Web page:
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Proprotein convertase subtilisin/kexin type 9 expression is transiently up-regulated in the acute period of myocardial infarction in rat

Contributed equally
BMC Cardiovascular Disorders201414:192

https://doi.org/10.1186/1471-2261-14-192

Received: 12 August 2014

Accepted: 11 December 2014

Published: 17 December 2014

Abstract

Background

The proprotein convertase subtilisin/kexin type 9 (PCSK9) has been confirmed as a major factor regulating cholesterol homeostasis and has low-density lipoprotein receptor (LDLR) independent effects. In addition, the pathogenesis of acute myocardial infarction (AMI) involves lipids alteration and other acute phase responses. It remains unknown whether the PCSK9 expression is influenced by the impact of AMI. The present study aimed to investigate the changes of PCSK9 concentration using AMI rat model.

Methods

AMI (n = 6-8 at each time point) or sham operated (n = 6) adult male rats model were used. Whole blood and liver tissue were collected at 1, 3, 6, 9, 12, 24, 48, and 96 hour (h) post infarction. The plasma PCSK9 concentration was measured by ELISA and lipid profiles were measured by enzymatic assay. The liver mRNA levels of PCSK9, LDLR, sterol response element binding protein-2 (SREBP-2) and hepatocyte nuclear factor 1α (HNF1α) were measured by quantitative real-time PCR.

Results

The plasma PCSK9 concentration was increased from 12 h to 96 h (P < 0.05 vs. control). Paralleled with the enhanced plasma PCSK9 concentration, the hepatic PCSK9 mRNA expression was up-regulated by 2.2-fold at 12 h and 4.1-fold at 24 h. Hepatic mRNA levels of LDLR, SREBP-2 and HNF1α were all increased and lipid profiles underwent great changes at this acute period.

Conclusions

We firstly demonstrated that PCSK9 was transiently up-regulated in the acute period of AMI, which is also driven by transcriptional factors, SREBP-2 and HNF1α, suggesting that the role of PCSK9 in myocardial injury may be needed further study.

Keywords

Acute myocardial infarction PCSK9 Rat

Background

Proprotein convertase subtilisin/kexin type 9 (PCSK9), originally discovered as a third gene involved in autosomal dominant hypercholesterolemia [1], has gained considerable attention over the past decade. A number of studies have demonstrated that, a high level of plasma PCSK9, caused by gain-of-function mutations in human or over-expression in animal model, exclusively resulted in increased serum concentration of low-density lipoprotein-cholesterol (LDL-C), and that the patients with gain-of-function mutations presented with increased cardiovascular risk [25]. Conversely, loss-of-function mutations in PCSK9 and knockdown of PCSK9 gene caused not only a low plasma level of PCSK9, but also a significant decreased level of LDL-C, accompanied by decreased cardiovascular risk [5, 6]. Recent studies have elucidated that PCSK9 is mainly synthesized by the liver and has been shown to bind to the low-density lipoprotein receptor (LDLR), subsequently promoting its degradation [7]. This process reduces the availability of LDLR, the major receptor mediating the clearance of low-density lipoprotein (LDL) particle, and results in increased plasma LDL-C levels. Since elevated LDL-C has long been established as a predominant risk factor for coronary artery disease (CAD), manipulating PCSK9 level would be a promising new treatment strategy [8].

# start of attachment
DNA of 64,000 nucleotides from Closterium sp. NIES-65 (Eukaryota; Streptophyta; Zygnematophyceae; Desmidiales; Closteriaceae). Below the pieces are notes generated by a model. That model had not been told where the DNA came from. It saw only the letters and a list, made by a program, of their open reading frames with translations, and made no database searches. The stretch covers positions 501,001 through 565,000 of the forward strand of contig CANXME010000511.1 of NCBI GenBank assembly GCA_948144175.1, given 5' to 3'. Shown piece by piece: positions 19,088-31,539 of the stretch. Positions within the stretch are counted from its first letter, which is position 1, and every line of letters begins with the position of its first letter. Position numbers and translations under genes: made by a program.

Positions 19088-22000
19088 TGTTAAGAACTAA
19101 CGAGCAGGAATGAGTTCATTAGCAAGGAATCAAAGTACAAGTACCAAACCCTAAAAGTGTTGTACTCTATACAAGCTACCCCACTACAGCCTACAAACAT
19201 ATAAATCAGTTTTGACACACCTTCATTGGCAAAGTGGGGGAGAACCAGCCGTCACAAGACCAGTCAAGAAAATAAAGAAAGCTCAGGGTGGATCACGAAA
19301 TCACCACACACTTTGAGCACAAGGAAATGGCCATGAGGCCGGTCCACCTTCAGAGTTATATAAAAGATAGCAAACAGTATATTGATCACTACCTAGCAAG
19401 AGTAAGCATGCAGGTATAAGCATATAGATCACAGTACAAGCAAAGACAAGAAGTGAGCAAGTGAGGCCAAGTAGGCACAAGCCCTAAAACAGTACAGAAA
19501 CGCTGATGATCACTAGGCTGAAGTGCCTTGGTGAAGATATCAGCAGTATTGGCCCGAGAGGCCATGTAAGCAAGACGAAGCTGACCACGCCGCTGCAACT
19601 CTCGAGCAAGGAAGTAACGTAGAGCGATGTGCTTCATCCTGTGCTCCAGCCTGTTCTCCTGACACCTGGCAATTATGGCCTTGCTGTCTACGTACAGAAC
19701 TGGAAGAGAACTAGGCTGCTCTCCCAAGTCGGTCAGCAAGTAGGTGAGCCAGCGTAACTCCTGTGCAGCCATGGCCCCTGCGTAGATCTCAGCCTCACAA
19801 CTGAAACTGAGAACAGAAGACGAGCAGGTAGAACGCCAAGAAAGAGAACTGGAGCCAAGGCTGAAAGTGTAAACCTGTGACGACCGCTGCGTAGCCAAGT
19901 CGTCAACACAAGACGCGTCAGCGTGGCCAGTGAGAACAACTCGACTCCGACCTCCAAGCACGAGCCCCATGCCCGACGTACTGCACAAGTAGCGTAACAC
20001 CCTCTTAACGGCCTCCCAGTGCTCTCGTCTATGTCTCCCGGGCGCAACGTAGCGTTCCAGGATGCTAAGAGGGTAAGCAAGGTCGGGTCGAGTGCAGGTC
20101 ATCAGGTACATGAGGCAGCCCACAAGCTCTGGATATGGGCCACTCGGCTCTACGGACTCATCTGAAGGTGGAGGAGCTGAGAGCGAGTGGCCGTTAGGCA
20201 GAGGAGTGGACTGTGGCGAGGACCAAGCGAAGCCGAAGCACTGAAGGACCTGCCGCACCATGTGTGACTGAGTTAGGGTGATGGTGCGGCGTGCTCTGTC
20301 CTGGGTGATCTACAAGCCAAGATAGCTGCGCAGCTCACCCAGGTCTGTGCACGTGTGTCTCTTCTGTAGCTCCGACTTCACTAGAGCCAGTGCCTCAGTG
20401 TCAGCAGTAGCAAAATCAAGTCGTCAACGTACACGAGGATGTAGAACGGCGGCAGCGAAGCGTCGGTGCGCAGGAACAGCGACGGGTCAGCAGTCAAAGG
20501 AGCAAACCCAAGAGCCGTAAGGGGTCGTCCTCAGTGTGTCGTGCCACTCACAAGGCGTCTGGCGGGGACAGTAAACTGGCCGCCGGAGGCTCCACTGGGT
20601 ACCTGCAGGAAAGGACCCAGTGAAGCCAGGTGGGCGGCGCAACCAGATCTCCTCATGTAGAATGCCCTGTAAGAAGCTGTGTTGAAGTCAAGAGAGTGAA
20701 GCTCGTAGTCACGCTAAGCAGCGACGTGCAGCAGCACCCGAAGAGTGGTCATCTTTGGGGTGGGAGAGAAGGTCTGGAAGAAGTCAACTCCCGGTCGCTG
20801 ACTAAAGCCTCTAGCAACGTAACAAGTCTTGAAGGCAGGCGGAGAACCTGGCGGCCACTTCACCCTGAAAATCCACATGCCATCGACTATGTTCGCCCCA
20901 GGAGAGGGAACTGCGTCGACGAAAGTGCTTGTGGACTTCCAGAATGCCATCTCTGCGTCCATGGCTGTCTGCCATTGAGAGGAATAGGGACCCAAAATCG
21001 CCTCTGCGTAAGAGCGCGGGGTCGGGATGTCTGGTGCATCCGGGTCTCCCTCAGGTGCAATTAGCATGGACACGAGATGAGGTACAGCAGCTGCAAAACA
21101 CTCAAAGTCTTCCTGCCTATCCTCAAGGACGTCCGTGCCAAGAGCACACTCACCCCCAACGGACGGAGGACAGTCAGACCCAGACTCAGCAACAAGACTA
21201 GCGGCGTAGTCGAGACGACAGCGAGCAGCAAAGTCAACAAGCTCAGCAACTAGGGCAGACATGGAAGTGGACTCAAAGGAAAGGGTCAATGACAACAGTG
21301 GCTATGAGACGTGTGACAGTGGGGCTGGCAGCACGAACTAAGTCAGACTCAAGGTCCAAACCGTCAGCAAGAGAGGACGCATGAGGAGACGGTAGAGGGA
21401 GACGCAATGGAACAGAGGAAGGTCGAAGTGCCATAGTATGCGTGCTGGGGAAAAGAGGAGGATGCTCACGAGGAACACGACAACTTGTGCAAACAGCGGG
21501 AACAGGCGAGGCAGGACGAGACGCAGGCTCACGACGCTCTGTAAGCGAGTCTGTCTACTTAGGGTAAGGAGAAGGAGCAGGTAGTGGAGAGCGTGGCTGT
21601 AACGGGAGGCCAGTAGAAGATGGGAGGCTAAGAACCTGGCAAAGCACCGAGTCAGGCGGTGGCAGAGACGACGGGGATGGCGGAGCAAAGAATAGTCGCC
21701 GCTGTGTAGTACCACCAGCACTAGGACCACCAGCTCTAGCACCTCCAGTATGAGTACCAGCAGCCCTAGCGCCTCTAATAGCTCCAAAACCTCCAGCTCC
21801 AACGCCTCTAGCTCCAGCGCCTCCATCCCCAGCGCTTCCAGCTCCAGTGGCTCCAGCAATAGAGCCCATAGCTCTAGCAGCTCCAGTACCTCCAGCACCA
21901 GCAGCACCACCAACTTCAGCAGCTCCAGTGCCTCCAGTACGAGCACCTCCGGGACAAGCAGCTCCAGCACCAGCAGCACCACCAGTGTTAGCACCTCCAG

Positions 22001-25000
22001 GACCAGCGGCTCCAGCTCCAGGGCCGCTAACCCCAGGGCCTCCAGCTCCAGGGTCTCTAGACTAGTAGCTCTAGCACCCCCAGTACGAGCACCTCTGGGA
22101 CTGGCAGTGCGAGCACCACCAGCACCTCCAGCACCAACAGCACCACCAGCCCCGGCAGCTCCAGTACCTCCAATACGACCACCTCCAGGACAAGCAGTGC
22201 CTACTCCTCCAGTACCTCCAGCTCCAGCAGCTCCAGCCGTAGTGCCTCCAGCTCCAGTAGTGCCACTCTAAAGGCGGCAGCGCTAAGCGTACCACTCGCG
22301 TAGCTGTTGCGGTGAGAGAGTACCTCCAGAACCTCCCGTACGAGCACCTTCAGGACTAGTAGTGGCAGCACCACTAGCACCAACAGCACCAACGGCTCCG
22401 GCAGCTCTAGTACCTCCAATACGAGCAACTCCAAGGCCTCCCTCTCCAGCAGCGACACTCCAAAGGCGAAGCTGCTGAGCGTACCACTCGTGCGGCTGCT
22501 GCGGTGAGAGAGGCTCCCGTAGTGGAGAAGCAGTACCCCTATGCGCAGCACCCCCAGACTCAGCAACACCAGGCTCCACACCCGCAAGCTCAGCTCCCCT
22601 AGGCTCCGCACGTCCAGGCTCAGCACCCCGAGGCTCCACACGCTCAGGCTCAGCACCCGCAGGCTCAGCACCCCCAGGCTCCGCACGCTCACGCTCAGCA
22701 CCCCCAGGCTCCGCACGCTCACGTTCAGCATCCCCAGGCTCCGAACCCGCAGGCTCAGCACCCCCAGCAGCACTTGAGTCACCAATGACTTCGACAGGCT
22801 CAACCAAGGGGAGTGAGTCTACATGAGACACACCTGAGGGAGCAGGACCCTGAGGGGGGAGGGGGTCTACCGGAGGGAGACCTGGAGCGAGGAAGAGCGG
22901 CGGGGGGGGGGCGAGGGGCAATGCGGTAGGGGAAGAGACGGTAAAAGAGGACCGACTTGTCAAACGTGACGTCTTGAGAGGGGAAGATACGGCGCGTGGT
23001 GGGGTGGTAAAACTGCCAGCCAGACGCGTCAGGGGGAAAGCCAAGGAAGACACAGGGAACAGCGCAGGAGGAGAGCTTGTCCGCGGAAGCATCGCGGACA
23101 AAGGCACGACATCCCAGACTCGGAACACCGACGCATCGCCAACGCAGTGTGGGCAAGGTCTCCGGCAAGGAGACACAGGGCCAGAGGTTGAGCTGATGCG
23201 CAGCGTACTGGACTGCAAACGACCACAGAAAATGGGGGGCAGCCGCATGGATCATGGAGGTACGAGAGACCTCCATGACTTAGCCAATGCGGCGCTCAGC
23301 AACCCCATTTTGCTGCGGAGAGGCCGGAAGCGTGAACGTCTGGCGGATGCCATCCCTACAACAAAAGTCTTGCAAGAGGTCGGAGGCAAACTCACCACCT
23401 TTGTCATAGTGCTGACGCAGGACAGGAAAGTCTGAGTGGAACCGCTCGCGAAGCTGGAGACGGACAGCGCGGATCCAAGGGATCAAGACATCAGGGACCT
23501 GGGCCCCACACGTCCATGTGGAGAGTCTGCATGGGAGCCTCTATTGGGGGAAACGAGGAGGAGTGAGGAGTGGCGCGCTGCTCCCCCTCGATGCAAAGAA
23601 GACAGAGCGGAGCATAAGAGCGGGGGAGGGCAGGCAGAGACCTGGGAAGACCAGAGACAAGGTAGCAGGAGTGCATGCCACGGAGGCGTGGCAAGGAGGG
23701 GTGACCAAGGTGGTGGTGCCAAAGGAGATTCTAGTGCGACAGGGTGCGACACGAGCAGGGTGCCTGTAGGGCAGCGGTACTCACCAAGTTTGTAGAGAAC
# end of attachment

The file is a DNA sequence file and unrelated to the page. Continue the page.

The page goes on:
The pathogenesis of acute myocardial infarction (AMI) is multifactorial, however, several studies have indicated that hyperlipidemia is a major risk factor accountable for 54% of population-attributable risk for AMI [9]. In addition, previous studies have reported that during the acute stage of AMI, serum lipids metabolism was severely affected [10]. Whereas PCSK9, an important factor regulating cholesterol homeostasis, has been reported to be associated with a variety of physiological and pathological factors dependent or independent of the LDLR, such as statins [11], fenofibrate [12], fasting [13], sex [14], periodontal infection [15], systemic inflammation [16], severe trauma injury [17] and the severity of coronary atherosclerosis [18]. However, it remains unknown whether the PCSK9 expression is influenced by the impact of AMI. Therefore, the aim of present study was to investigate the changes of both plasma and liver PCSK9 level using the AMI rat model.